All posts filed under: education

RECAP: 2017 Southeast Asian American Studies Conference in Little Cambodia

For many, Lowell might not be the first city that comes to mind when it comes to the Southeast Asian diaspora that began over 40 years ago with the end of the Vietnam War. But this industrial town is home to the second largest Khmer community in the United States as well as many Lao, Hmong, and Vietnamese. And it’s here that hundreds gathered recently for the 2017 Southeast Asian American Studies Conference at the University of Massachussetts Lowell. This was my first visit ever to Lowell in my 26 years as a poet, and it was eye-opening to see what a thriving Khmertown can look like, with well-kept shops, restaurants and community organizations such as the Cambodian Mutual Assistance Association rebuilding their lives and preserving their traditions as best they can. This isn’t to say there aren’t challenges. The community has very clear stakes in immigration reform and education reform, as seen in many of the topics that drew the most attention during the conference. Stretching over three days, the conference has been working …

Education and Expression: An Interview with Kanya Lai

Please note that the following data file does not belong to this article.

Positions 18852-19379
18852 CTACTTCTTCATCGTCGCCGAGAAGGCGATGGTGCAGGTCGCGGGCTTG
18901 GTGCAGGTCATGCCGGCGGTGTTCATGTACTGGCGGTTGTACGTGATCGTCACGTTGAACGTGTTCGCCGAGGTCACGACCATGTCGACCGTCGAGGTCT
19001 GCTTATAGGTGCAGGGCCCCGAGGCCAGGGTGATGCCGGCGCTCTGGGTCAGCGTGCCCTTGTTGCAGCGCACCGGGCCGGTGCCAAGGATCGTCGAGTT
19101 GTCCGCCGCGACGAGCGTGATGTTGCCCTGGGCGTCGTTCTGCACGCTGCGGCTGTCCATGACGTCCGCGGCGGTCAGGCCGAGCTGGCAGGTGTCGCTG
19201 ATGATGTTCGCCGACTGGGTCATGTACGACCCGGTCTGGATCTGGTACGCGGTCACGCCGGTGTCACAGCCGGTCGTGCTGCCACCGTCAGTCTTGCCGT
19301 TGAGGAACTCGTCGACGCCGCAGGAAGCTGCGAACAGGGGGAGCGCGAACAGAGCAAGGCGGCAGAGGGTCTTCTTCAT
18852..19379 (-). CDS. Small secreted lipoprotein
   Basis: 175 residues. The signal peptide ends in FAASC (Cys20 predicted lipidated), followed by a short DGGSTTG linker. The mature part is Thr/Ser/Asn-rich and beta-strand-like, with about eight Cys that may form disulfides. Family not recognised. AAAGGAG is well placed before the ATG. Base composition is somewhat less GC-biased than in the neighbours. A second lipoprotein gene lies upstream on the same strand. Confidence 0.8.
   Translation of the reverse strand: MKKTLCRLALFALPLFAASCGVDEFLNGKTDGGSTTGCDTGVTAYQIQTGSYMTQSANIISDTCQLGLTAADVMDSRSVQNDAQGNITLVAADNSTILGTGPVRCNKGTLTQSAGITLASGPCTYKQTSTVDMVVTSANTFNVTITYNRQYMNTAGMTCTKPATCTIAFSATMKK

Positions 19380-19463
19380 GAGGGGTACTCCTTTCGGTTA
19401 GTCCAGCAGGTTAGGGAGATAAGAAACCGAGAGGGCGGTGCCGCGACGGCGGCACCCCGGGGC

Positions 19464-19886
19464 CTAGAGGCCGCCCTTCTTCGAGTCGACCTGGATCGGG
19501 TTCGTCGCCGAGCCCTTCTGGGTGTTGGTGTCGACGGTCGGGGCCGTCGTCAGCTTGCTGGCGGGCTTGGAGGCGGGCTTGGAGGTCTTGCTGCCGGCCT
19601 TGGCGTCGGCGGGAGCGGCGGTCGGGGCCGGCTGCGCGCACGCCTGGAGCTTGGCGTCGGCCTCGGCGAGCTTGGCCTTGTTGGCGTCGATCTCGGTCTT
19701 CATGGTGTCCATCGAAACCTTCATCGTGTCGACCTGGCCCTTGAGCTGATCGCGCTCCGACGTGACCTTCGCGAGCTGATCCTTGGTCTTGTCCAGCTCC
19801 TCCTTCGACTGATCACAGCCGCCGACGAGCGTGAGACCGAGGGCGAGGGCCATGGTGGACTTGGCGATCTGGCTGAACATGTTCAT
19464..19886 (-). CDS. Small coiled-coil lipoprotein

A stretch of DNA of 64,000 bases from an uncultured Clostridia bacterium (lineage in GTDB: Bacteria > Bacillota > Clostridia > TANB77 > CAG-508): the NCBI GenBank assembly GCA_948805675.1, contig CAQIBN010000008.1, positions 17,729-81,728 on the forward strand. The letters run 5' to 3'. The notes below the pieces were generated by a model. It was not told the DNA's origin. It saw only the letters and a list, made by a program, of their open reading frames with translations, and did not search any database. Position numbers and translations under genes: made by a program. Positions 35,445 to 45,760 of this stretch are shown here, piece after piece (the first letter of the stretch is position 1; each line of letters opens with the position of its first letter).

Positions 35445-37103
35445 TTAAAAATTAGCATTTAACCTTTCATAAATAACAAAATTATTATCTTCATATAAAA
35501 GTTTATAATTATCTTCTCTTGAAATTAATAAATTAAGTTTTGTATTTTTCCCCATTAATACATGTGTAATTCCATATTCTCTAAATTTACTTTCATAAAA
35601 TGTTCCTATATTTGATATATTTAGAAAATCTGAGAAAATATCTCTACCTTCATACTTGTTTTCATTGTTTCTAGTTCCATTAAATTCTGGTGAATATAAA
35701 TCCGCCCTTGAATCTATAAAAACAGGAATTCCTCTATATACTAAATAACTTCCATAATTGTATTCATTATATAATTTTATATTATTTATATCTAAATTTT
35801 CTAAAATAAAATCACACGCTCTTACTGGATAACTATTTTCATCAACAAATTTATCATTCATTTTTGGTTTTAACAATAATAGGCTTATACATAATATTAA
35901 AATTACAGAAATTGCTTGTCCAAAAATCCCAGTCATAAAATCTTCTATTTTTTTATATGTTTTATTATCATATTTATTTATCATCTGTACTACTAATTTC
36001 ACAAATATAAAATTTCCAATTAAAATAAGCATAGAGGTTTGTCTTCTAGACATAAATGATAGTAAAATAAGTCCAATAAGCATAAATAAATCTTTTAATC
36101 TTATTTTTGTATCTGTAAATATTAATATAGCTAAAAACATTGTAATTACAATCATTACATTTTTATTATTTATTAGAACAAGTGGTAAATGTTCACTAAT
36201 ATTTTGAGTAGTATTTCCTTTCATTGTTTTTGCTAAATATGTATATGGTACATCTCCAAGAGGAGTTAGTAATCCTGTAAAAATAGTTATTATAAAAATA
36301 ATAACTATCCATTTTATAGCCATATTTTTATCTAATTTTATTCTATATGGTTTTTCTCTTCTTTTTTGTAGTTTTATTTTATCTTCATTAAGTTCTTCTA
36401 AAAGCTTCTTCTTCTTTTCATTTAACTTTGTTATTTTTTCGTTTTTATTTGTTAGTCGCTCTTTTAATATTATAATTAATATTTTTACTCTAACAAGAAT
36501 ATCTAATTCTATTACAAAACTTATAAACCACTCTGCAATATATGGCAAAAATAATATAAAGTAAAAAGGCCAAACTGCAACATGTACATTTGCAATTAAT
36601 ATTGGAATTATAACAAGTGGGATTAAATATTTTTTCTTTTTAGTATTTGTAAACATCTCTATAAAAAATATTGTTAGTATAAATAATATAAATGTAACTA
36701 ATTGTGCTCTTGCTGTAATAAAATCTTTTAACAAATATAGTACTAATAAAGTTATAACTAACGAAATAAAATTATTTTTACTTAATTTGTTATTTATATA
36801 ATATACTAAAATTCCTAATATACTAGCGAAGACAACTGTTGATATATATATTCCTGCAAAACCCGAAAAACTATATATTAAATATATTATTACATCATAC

Kanya Lai is an English teacher at Nashville School of the Arts. She spends her summers traveling to exciting locales, where she usually volunteers in underprivileged schools and/or orphanages.  Her work has appeared previously in Little Laos on the Prairie, and Bakka Magazine. She joined us in Minneapolis in 2015 for the National Lao American Writers Summit where she spoke and performed her writing. We had a chance to catch up with her recently to discuss her journey and her thoughts on creating lifelong success for students. What’s a story about your family’s journey to the US that you remember the most? I was 5 yrs old when we immigrated to the states so I don’t remember too many memories from Laos. I know that the most poignant memory for me was the struggles and hardships my parents faced when we first arrived to Nashville, TN. I know that sounds like the standard immigrant story, but it is honestly what I remember most. When we first arrived here, we didn’t have a car and my dad …